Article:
Talking To Kids About AIDS
Yesterday the NY Times published a piece about a film called Please Talk To Kids About AIDS, which explores when to teach children about safe sex. From the story:
In it, two incredibly sweet and precocious sisters — Vineeta and Sevilla Hennessey, ages 6 and 4 — accompany their parents, the filmmakers, to the 2006 International AIDS Conference in Toronto. They interview top AIDS experts, gay activists, condom distributors, a sex toy saleswoman, a cross-dresser playing Queen Elizabeth II and an Indian transgender hijra in a sari.Aaaand here's the Catholic World News' reaction in a post titled The Facts Of Life And The Culture Of Death:
The startling aspect is that, as one childish question leads to the next, they ask things like: “How does AIDS get into your body?” and “How come they want to have sex with each other?” For a reporter, it is a guilty pleasure to see some of the world’s leading scientists squirm — or not — when grilled by a child.
If the question was ever in doubt, it should be no longer: the great majority of sex-ed enthusiasts and AIDS educators are sexual misfits themselves, and their fervid interest in getting into the classroom with children -- other people's children -- stems not from a desire to protect those children from harm but from the need to vindicate their own sexual choices. Normal persons have an innate sense of the dignity of human sexuality that makes them reticent to broach the subject with children, and especially with the children of strangers. Normal persons believe human sexuality is governed by moral norms, even if they differ on where the lines are drawn.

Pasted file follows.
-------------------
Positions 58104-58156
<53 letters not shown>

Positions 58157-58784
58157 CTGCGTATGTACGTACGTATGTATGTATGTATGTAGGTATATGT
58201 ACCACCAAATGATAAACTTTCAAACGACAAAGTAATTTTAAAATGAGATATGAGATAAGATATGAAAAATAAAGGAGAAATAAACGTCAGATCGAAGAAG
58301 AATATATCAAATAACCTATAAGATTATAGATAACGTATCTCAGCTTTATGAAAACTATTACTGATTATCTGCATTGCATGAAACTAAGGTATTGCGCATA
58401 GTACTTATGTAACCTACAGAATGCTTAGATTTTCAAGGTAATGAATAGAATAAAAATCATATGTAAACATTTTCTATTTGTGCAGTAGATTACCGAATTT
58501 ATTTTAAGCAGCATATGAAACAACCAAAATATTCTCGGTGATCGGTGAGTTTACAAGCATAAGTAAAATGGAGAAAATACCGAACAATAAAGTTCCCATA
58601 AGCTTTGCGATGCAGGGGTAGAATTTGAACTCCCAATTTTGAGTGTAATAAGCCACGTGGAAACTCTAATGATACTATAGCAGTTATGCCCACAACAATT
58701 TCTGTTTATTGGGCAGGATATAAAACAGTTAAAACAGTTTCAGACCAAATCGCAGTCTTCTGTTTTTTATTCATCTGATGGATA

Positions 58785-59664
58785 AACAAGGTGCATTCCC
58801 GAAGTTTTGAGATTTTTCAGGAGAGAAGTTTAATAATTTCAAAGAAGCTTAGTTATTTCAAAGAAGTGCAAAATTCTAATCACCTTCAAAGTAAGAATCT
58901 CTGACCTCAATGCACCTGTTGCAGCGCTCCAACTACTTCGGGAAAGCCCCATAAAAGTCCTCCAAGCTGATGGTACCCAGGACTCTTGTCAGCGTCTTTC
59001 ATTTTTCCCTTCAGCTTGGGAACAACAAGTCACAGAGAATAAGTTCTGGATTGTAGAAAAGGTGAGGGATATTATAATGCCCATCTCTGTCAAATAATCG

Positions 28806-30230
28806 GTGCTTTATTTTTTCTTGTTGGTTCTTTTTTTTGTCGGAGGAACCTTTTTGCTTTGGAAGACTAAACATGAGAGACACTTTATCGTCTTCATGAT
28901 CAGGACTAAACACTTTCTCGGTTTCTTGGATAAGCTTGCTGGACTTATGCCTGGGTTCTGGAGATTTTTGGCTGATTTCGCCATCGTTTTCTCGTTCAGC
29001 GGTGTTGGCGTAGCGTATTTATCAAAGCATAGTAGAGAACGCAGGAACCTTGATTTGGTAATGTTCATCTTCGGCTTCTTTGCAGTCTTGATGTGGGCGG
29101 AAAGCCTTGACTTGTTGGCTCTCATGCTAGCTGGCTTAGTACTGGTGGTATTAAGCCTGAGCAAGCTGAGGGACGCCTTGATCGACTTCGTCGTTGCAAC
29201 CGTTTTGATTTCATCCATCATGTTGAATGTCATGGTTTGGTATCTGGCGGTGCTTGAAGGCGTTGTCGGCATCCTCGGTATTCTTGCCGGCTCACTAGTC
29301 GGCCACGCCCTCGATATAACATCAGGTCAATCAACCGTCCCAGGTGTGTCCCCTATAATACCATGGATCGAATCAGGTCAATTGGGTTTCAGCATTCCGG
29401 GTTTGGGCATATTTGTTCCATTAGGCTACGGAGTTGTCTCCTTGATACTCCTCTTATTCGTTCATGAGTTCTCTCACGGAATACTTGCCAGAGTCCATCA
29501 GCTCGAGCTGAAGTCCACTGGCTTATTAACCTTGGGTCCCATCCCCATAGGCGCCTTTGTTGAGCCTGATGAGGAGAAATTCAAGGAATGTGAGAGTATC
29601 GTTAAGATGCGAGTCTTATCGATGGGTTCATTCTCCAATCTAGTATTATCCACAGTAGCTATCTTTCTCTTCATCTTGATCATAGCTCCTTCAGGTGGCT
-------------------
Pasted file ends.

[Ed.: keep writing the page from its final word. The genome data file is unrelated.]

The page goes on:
But the folks coaching little Vineeta in the use of condoms are using her health as a pretext. They know perfectly well they're more likely give to her nightmares than to protect her from an unanticipated danger. They see her six-year-old's innocence, as they see all innocence, as a rebuke to their depravity. Hating that innocence, which must pain them whenever they encounter it, they want to extinguish it as soon and as thoroughly as possible. That's why they want into the first grade classroom.